Philly art exhibit celebrates 'shithole countries'
An exhibition from the Le Chapeau Project, titled "Shitholes," will be held in Philadelphia in reaction to comments made by President Donald Trump earlier this year.
Words have consequences, especially when said by influential public figures and the most powerful political leaders.
Take for example the now notorious meeting at the White House in January 2018, when lawmakers suggested creating a bipartisan immigration deal protecting immigrants from Haiti, El Salvador and African countries. In response, President Donald Trump asked, “Why are we having all these people from shithole countries come here?"
Reports of Trump's question caused a widespread backlash. Many politicians, public officials, celebrities, and average citizens condemned the president's remark, which also alienated people from those nations as well as other foreign countries.
The entire ordeal inspired the Le Chapeau Project, an organization which curates and organizes ephemeral exhibitions around the world, to host a free one-day-only art gallery in Philadelphia.
The exhibit, titled “Shitholes,” aims to promote emerging and unknown contemporary artists not often showcased in typical galleries while challenging the current negative narratives that surround many nations across the globe.
Founders Fatène Ben-Hamza of Casablanca, Morocco, and Steve Garguilo, who lives in Ciudad Juárez, Mexico, put the exhibit together as a way to actively respond to what’s going on in the world.
“We’re doing this in an effort to say hats off [“chapeau” is French for “hat”] to the various individuals, groups and organizations that are doing interesting things in the world of art,” Garguilo said.
Le Chapeau hopes to use the art gallery to highlight the many things that people from different countries worldwide have to offer, and various forms of art— visual, spoken, performing — are some of those things.
“We know there are so many remarkable people from these countries, and we wanted to give them a chance to showcase their talents,” Garguilo said.
The exhibit will showcase contemporary artists from more than a dozen countries, including Brazil, Guatemala, Haiti, Kenya, Mauritius, Mexico, Morocco, Rwanda, Tanzania, Tunisia and Uganda.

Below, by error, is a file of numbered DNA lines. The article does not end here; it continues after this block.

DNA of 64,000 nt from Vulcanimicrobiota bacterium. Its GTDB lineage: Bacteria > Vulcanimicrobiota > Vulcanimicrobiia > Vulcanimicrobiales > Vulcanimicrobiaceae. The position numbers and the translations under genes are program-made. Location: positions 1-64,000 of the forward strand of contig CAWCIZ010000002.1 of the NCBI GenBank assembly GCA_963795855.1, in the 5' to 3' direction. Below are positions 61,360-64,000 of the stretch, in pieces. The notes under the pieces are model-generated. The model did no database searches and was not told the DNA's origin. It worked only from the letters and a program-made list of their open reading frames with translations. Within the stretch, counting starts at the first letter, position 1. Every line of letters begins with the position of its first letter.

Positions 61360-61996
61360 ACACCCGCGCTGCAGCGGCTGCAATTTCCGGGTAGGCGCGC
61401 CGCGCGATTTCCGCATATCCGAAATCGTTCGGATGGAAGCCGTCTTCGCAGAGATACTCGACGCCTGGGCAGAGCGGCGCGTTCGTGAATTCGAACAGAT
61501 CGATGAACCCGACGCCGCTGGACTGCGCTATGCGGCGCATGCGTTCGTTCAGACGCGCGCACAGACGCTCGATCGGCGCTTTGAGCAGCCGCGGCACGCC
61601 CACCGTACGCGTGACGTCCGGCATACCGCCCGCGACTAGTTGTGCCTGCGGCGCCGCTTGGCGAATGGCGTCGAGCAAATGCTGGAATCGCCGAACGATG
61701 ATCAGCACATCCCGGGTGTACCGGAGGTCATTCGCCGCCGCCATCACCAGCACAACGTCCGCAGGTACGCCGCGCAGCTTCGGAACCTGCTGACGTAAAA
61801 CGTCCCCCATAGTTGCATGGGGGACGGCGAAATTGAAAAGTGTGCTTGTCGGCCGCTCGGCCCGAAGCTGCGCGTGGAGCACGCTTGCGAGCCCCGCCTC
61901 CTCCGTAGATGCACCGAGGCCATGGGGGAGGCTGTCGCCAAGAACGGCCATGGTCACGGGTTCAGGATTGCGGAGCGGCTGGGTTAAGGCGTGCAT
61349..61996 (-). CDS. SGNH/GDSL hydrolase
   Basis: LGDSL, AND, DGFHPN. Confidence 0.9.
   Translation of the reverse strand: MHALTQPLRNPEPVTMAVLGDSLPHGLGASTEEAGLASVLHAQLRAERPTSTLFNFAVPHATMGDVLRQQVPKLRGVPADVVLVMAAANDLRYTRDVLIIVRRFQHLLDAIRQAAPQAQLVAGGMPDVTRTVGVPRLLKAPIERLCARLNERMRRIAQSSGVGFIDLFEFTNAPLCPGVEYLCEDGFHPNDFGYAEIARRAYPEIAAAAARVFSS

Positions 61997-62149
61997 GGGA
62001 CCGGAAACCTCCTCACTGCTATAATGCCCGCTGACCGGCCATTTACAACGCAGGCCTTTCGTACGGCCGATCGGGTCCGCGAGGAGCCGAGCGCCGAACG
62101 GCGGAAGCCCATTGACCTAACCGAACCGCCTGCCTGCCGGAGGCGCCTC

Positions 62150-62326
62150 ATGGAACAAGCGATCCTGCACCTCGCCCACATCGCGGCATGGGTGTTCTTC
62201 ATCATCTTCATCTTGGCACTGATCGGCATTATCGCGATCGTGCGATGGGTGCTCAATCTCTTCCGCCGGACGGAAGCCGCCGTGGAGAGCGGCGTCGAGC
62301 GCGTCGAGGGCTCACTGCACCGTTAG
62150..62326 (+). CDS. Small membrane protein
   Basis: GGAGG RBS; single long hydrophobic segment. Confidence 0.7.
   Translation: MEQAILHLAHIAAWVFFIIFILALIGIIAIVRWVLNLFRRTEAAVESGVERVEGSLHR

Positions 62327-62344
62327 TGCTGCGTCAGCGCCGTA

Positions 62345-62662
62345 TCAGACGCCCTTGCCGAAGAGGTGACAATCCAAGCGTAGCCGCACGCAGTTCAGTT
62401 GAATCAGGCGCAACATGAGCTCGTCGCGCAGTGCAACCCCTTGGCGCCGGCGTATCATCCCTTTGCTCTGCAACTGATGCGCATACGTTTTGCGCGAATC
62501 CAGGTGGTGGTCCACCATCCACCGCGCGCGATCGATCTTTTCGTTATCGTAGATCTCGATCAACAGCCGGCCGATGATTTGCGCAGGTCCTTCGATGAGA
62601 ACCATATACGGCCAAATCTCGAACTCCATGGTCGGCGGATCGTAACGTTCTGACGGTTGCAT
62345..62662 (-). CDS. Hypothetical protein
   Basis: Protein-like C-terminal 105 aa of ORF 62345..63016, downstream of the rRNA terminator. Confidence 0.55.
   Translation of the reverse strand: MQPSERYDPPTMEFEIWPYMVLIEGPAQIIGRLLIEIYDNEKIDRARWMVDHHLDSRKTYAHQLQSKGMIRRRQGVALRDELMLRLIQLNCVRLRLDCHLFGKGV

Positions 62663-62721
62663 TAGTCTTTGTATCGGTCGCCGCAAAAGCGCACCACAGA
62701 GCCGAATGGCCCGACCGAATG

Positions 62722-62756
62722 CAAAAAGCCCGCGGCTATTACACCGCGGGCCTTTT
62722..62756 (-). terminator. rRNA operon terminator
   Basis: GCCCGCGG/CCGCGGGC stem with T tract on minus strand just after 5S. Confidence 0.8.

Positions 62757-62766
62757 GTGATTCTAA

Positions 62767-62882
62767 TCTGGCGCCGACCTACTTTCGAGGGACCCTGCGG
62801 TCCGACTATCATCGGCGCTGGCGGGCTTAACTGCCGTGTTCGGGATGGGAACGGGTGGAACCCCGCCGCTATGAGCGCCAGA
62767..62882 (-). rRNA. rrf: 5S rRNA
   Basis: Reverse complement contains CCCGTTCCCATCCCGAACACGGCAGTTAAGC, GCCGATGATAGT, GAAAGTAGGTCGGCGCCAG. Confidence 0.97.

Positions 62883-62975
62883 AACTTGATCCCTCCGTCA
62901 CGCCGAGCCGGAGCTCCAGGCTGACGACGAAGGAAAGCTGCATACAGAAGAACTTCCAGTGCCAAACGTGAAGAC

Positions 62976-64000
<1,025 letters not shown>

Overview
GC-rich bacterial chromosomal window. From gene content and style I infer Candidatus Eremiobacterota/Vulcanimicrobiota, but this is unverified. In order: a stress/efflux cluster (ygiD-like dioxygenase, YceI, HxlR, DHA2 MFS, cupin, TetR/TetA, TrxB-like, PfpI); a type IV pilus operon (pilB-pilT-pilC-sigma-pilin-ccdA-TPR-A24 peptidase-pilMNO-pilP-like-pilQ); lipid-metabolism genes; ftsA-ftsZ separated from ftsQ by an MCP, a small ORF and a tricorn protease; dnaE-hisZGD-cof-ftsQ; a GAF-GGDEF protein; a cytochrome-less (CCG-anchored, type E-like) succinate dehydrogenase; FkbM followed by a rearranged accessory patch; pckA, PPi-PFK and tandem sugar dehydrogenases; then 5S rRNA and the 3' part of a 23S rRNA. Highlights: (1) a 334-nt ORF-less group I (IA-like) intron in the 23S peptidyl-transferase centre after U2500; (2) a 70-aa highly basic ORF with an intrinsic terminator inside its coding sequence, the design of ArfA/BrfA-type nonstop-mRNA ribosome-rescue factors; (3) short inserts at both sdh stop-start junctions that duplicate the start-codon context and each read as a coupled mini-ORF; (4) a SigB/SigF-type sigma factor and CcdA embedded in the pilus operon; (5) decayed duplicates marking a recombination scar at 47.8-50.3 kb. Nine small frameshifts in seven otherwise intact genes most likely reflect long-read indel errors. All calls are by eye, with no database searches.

When the idea came to fruition, Garguilo said, organizers knew they definitely wanted to hold the exhibition in the United States because of the diversity that exists in the country. While New York and Los Angeles were both appealing, the decision to choose Philadelphia as the host held even more symbolic value to what the Le Chapeau Project is aiming to do.
“It’s the city of Brotherly Love, the first capital of the United States, and the only UNESCO World Heritage City,” Garguilo said. “So it made it, in our minds, the perfect spot.”
The exhibit will also provide the chance for local Philly artists to showcase their personal artwork. Garguilo added that he is very excited to meet with as many people from the city as possible.
The idea for it being just a one-day event, Garguilo said, is to draw more attention and focus to the specific subject the organization is promoting.
“It creates urgency and immediacy,” Garguilo said. While the event only lasts a day, some of the artwork may remain in the city for a while longer for people to enjoy.
The event will take on Friday, September 28, 2018, at The Adrienne Theater from 10:00 a.m. to 7:00 p.m. Live musical and artistic performances are from 5:30 p.m. to 7 p.m. The exhibit will give the audience the chance to get a better glimpse of what these artists and their countries of origin are really all about, and the hope is that a diverse mix of people will attend.
Entry is free and open to the public; however, Le Chapeau Project will be accepting donations in hopes to help provide support to the Pennsylvania Immigration and Citizenship Coalition (PICC), Philadelphia immigrants, refugees and the sanctuary movement.
"We want to get the word out," Garguilo said. "We want to see any and everyone join us."